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Horizon blog: Environment Act 2020 – What does it mean for farmers?
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Horizon blog: Environment Act 2020 – What does it mean for farmers?

Despite the fact that the House of Lords seems to have a low profile, the new legislation Environment ActThis will likely have a greater impact than many of the decisions made at the negotiating table in Glasgow on levy payers.

The new Act, which was two years in the planning and a once in generation change to regulations that hold the UK government accountable over environmental issues, builds upon the EU-implemented regulations.

One of the most notable additions is the new Office of Environmental Protection (OEP), created to replace the EU Commission’s role in ensuring compliance of regulations set out in the legislation. It will issue guidance for all governments and can impose penalties against the Secretary of State and their departments.

The new Act requires DEFRA to set 15-year targets for air quality, biodiversity and water by 2022. These are the key areas of concern or opportunity for farmers:


  1. Abstraction licenses:The Environment Agency (EA), which will be able amend or revoke licenses from the 1 January 2028 without any liability or compensation, will be able to do so starting in 2028. The Government launched a Consultation (closes 22ndDecember 2021) regarding plans to introduce abstraction licensing under the Environmental Permitting Regime. The EA won’t be required to pay license holders compensation for revoking or enforcing modifications to underused licenses.
  1. New goals and targets The Government will make plans to reduce pollution from agriculture, waste water, abandoned metal mines, and to reduce water demand by the end the year.

Biodiversity Net Gain

  1. There are increasing demands for our services:The UK government has established new Biodiversity net Gain targets that will increase competition for land, increase biodiversity, and improve forestry. These targets aim to create new forests and linked wildlife corridors. They also increase (unlimited!) fines for illegal felling.
  2. New Sustainable Farming Incentives (SFI): The key driver for reaching the Biodiversity Net Gain targets in Agriculture will be the changes to BPS payments.
  3. Conservation covenant agreements The agreements between a landowner and a body (such as a charity or public body) to do or not do something on their land for a conservation purpose, will now need to be executed as deeds, rather than just ‘in writing signed’.  This will allow Net Gain and carbon sequestration opportunities to be given greater legal standing.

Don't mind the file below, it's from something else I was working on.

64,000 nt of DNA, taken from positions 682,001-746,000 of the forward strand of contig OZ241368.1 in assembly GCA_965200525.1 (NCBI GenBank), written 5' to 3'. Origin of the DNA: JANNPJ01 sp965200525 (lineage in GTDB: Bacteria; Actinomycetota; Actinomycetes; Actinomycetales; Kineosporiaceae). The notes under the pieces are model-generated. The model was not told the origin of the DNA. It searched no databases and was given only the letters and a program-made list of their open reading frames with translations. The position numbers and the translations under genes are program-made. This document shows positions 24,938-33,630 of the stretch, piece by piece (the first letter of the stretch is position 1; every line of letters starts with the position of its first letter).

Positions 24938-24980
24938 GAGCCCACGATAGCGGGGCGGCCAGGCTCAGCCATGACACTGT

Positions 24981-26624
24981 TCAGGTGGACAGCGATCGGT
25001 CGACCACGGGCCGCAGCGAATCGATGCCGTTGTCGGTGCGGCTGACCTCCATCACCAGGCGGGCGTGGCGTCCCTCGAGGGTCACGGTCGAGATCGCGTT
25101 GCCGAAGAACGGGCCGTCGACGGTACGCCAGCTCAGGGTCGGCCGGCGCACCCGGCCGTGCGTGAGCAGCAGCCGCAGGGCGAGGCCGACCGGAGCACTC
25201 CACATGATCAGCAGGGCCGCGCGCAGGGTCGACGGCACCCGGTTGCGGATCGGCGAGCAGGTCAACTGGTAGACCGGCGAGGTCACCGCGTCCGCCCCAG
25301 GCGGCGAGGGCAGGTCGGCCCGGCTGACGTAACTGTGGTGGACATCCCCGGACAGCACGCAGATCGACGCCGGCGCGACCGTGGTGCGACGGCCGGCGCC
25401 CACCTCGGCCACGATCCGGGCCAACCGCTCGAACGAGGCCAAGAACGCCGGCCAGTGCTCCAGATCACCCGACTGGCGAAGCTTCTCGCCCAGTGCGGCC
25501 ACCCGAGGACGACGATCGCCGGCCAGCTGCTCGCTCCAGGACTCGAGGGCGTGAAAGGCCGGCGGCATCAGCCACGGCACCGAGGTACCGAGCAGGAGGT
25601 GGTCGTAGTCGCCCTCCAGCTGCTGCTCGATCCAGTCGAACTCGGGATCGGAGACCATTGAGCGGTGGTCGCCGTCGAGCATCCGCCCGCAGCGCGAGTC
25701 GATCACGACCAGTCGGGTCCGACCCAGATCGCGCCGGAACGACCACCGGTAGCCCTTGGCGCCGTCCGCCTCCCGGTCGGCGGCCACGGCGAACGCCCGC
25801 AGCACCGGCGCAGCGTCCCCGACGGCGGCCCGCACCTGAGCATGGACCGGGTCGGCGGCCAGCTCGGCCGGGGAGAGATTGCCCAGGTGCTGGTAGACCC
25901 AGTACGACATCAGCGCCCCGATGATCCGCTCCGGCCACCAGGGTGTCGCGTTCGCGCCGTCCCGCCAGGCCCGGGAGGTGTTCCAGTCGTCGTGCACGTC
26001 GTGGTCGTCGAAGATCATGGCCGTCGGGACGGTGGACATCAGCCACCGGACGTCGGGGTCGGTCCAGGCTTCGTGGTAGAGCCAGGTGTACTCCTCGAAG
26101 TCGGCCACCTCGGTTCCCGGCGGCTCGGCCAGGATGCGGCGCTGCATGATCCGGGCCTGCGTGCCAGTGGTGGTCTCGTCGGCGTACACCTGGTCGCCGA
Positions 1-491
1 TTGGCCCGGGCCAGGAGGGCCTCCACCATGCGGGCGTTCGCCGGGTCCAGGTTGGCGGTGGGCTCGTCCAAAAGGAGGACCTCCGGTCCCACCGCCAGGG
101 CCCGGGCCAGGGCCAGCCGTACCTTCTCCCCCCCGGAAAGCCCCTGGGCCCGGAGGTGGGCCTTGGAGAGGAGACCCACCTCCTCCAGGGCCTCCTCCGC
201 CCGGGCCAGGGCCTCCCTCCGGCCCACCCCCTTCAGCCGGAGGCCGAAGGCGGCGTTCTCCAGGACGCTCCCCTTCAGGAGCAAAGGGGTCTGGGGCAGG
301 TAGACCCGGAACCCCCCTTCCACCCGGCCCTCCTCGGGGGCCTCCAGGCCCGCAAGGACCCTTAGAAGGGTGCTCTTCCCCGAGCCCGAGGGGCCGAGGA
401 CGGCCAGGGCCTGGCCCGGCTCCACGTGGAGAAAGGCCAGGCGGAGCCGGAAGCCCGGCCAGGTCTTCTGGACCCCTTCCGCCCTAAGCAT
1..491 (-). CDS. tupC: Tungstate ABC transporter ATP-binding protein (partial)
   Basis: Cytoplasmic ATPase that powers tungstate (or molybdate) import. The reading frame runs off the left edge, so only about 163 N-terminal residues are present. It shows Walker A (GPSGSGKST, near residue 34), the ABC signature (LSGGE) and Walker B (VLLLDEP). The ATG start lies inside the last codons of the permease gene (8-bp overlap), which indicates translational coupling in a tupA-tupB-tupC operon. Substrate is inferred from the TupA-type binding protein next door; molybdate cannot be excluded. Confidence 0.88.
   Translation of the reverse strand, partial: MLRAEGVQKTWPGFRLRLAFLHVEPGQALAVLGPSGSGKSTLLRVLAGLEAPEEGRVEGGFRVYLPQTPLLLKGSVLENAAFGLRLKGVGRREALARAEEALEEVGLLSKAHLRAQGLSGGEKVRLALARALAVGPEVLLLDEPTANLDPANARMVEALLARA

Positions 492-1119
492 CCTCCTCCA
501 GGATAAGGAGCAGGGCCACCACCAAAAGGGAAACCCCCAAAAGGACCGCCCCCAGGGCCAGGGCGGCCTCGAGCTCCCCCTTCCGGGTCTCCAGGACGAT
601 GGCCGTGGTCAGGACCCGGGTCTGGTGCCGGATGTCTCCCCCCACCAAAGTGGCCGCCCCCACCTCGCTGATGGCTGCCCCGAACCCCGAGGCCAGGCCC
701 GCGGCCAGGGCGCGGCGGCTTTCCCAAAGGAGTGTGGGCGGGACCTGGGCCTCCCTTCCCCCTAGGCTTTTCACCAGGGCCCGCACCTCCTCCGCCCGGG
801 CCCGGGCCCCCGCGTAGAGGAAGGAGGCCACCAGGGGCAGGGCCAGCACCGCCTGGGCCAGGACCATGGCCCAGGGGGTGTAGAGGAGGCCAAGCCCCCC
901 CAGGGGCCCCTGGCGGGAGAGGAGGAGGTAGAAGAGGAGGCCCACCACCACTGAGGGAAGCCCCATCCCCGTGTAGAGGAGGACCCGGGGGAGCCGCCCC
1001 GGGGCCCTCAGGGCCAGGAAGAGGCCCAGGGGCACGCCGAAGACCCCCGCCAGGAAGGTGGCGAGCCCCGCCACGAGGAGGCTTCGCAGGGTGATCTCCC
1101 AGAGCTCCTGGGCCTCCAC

4. Biodiversity reportsEach five-year period, local authorities will be required by law to produce reports describing the actions taken and the impact on Net Gain and local nature restoration networks.

 Air Quality

  1. New targetsThe Government is required by law to submit at least two air quality goals by October 2022. The first goal is to reduce ambient air PM2.5 (fine particulate matter) by 5% annually.  These particulates can be produced by ammonia from agriculture, even if they are not coming from an emission source.
  2. New dairy and beef permits:Under the Environmental Permitting Regulations, for intensive beef and dairy cows, ammonia permits will be available to the intensive poultry and pork sectors.

Waste & Waste Crime

  1. New single-use charges:The act, similar to the carrier bag fee, will allow for single-use plastics charges to encourage consumers to use more sustainable products. This could apply to all products, and could also include plastics from farms such as silage wrap or crop cover. These powers will encourage plastics with recycled content to be used or to be replaced with non-plastic options.
  2. Combat waste crimeMany farmers and land owners will welcome long-overdue actions that aim to make agencies and authorities more effective in fighting waste crime.
How can you, as an agricultural farmer, prepare for legal changes in the future?
  1. Examine historical abstraction licenses Consider giving them up voluntarily if they are no longer needed. It may be worthwhile fitting flow meters to determine your usage patterns to support any new licensing requirements.
  2. Check out the ConsultationYou can either directly respond to or provide input through any other person who collectively represents your interests at a national level. Your voice and opinions must be heard
  3. Register now AHDB’s Resilience ReviewBefore Christmas, understand how the changes to BPS payments or the new SFI scheme could impact your business. Also, identify funding opportunities for nature recovery activities. You can also get a free carbon audit.
  4. Keep solid records of your farm businessFor beef and dairy herds in preparation for new permit rules becoming law. The AHDB will keep you updated on the development of these regulations.

Do you have a question? Contact us [email protected] 

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